Warren Buffet likes to invest. He reads research reports, likes numbers and is always looking a discount deal on great stocks. Ok. So, if I am good with numbers, research buy great stocks I will become as rich as Warren Buffet? Well, maybe not as rich but you will earn more from your investments. The distinctiveness among Phelps, Bolt, Buffet, Musk, Dangote, and Ovia, is not what they do, but how they do it and how often they do it.

READ ALSO: Investing in Cryptocurrencies during this economic shutdown; here’s your need to know

Let’s look at an Olympic swimmer like Michael Phelps. When Michael was eight, he wrote out his goals; he wrote, “I would like to make the Olympics,” then listed his time goals for the various races i.e. breaststroke, freestyle etc. At the age of eight, this future Olympian had visualized his goals, written them down, and put a date for accomplishing them.

GTBank 728 x 90

When seeking to create a financial plan, it is impossible to achieve success without visualizing out a goal on paper. Imagine creating an investment plan without any idea of a retirement date or income or rates of return. It’s impossible without a clear road map to determine how much to save and invest for five years. During his teenage years, he trained “every single day, 365 days a year, Sundays, Christmas and Thanksgiving days included… and twice on his birthdays,” says his coach, Bob Bowman.

If an investor saved N1.00 every day for 5 years at 0%, that saver would have N1,826.00 What if those savings increased to N5.00 and were invested at just 5% annually? Then the savings pot will become N10,373.04. Yes, inflation will erode the value after 5 years, but applying a 13% inflation rate, the saver still has a real saving of N5,170.14.

READ MORE: Top 10 risks Nigerian businesses will face in 2020/2021 – Report 

So, the second lesson we take from Olympic champions is to start early, save, and then invest constantly. Micheal Phelps is a swimmer, a sport for endurance and speed. What do endurance athletes like swimmers and marathon runners eat? Food rich in carbohydrates; they need the carbs to fuel the massive amount of energy they expend during their sports. Phelps, for instance, for breakfast eats as many as 12,000 calories prior to his races. His breakfast consists of “three fried-egg sandwiches, three chocolate chip pancakes, a five-egg omelette, three sugar-coated slices of French toast, and a bowl of grits.”

What does a sprinter like Bolt eat? Not calories but lean protein, eggs, meat, fish, dairy. Protein allows muscles to recover and develop after sprinting, which causes minute damages to muscle fibres that can be easily converted to energy. So, two different Olympic champions, each multiple gold medal winners, but because of their different sports, they eat very differently to achieve a different objective.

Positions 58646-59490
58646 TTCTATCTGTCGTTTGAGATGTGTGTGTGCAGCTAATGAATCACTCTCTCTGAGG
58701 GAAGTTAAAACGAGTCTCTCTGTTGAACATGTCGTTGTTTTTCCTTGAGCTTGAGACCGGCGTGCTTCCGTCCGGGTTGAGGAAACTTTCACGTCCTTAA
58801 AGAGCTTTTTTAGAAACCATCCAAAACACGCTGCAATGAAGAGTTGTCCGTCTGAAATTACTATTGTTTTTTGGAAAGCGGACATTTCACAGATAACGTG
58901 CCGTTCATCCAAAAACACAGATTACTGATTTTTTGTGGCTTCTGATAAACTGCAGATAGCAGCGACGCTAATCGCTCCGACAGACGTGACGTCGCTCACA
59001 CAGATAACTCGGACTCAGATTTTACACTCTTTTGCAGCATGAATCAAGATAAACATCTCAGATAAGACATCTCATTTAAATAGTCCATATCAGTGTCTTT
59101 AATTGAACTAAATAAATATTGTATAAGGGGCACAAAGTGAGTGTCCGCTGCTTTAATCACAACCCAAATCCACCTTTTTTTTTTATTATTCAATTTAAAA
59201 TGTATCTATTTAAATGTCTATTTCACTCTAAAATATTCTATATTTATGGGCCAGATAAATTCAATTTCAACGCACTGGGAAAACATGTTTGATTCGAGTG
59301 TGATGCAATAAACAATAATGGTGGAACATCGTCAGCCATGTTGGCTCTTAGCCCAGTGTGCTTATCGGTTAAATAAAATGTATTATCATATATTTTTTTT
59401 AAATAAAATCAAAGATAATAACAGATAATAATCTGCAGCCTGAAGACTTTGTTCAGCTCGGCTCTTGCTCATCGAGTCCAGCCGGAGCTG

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Similarly, in investing, each investor is different, bond investors have instruments that have 30-year durations as opposed to stock traders who may be looking to buy and flip a stock in hours. What is key is to invest according to a stated objective and risk profile.

Patricia

Where the investor has a longer endurance factor to risk, meaning the investor can accommodate volatility in his earning, that investor will be comfortable investing on equities. Equities are higher-risk investments and can lose all invested capital but can also gain 100%.

However, where the investor has a lower risk endurance, then the investor will fill his plate with lean risk asset classes like sovereign bonds which offer lower volatility to stock and deliver a fixed return, but suffer if interest rates rise.

Thus, our third lesson from the Olympians, the food each investor eats, is a function of his individual sport. Where the investors have lower risk, his asset allocation diet is different. Each investor must tailor his asset allocation to his objectives and investment goals.

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Billionaire Watch

Nigerian billionaires lose billions amid COVID-19 pandemic

Nigerian billionaires recorded more losses than gains amid COVID-19 due to the volatility of the stock market occasioned by the killer disease.

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Nigerian billionaires lose billions amid COVID-19 pandemic

The year 2020 began with lots of predictions and promises, but the volatility in the stock market (which was occasioned by the Coronavirus pandemic) was not top on the list.

On February 27, Nigeria recorded the index case of the Coronavirus pandemic, an Italian who visited the country for business reasons. A month later, the federal government was preparing to announce a lockdown of the economy as part of measures to curb the seemingly unpredictable increase in the spread of the Coronavirus.

UBA ADS

The lockdown which commenced 2 days after the announcement brought a lot of uncertainty into the financial markets, and this definitely comes with huge consequences for individual and corporate investors.